maintaing equipment in good operating condition & replacing parts that have a tendency to fail before they actually do fail; maintain supplies of critical spare parts for emergency situations, maintain a small force of repair ppl, or train workers to do certain repairs themselves
  40. value stream mapping
    a visual tool to systematically examine the flow of materials & info. involved in bringing a product or service to a consumer; provides an overview of the activities that comprise a process; identifies waste & opportunities for improvement; can lead to uncovering factors related to poor quality & mgmt problems
  41. supply chain (a.k.a. value chains)
    a sequence of orgs-their facilities (warehouses, factories, retail outlets, distribution centers, offices), functions, & activities- that are involved in producing & delivering a product or service; begins w/ basic suppliers of raw materials & extends all the way to the final customer; F&A= purchasing, inventory mgmt, info. mgmt, quality assurance, scheduling, customer service
  42. supply chain management
    the strategic coordination of business functions within a business organization and throughout its supply chain for the purpose of integrating supply & demand management
  43. logistics
    the part of a supply chain involved with the forward and reverse flow of goods, materials, services, cash, and information; mgmt of this includes mgmt of inbound & outbound transportation, material handling, warehousing, inventory, order fulfillment, & the return of goods from customers
  44. e-business (e-commerce)
    the use of electronic technology to facilitate business transactions; applications include internet buying & selling, e-mail, order & shipment tracking, product & service promotion, & providing info. about them
  45. vendor analysis
    evaluating the sources of supply in terms of price, quality, reputation, & service; also flexibility, location, financial stability, & on-time delivery are factors that could be included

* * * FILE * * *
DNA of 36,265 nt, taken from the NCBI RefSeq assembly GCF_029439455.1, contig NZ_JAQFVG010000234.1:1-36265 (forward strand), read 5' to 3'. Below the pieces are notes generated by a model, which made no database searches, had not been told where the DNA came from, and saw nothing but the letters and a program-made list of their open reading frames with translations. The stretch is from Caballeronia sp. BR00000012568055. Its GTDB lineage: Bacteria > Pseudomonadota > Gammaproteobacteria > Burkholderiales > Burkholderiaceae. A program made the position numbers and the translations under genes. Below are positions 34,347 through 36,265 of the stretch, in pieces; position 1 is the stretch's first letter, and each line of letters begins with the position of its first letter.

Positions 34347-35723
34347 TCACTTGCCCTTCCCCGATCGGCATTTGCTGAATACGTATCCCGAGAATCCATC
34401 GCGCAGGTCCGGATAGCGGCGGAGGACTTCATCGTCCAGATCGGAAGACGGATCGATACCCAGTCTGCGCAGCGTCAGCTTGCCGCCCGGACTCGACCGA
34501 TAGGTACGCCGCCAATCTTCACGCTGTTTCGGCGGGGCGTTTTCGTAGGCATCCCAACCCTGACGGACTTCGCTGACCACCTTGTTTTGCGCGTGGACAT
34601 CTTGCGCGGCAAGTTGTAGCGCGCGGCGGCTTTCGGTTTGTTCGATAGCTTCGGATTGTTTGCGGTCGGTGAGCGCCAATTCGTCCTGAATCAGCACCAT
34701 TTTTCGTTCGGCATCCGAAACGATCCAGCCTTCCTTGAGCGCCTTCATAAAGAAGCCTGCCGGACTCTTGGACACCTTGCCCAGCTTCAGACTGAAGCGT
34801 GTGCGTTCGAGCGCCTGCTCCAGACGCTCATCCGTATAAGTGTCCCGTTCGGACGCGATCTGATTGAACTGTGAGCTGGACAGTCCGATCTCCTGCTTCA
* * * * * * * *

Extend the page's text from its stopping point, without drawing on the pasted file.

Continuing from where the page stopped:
46. strategic partnering
    2 or more business organizations that have complementary products or services that would strategically benefit the others agree to join so that each may realize a strategic benefit
  47. inventory velocity
    the speed at which goods move through a supply chain; the greater this is, the lower the inventory holding costs & the faster orders are filled & goods turned into cash
  48. bullwhip effect
    inventory oscillations (fluctuations can be caused by periodic ordering, reactions to shortages, forecast, inaccuracies, order batching, sales incentives & promotions) become progressively larger looking backward through the supply chain; cause ripple= higher costs & lower customer satisfaction
  49. traffic management
    overseeing the shipment of incoming and outgoing goods; handles schedules & decisions on shipping method & times, taking into account costs of various shipping alternatives, gov't regulations, the needs of org. relative to quantities & timing, & potential shipping delays or disruptions
  50. Third Party Logistics (3PLs)
    the outsourcing of logistics management; companies are turning over warehousing & distribution to companies that specialize in these areas
  51. strategic sourcing
    a systematic process for analyzing the purchase of products and services to reduce costs by reducing waste & non-value-added activities, increase profits, reduce risks, & improve supplier performance
  52. information velocity
    the speed at which information is communicated in a supply chain; the faster it flows two-way, the better
  53. event management
    the ability to detect & respond to unplanned events such as delayed shipment or a warehouse running low on a certain item
  54. cross-docking
    a technique whereby good arriving at a warehouse from a supplier are unloaded from the supplier's truck and immediately loaded onto outbound trucks, thereby avoiding warehouse storage
  55. disintermediation
    reducing one or more steps in a supply chain by cutting out one or more intermediaries
Card Set
OPMT Chapt. 14, 15, & 16
OPMT Chapt. 14, 15, & 16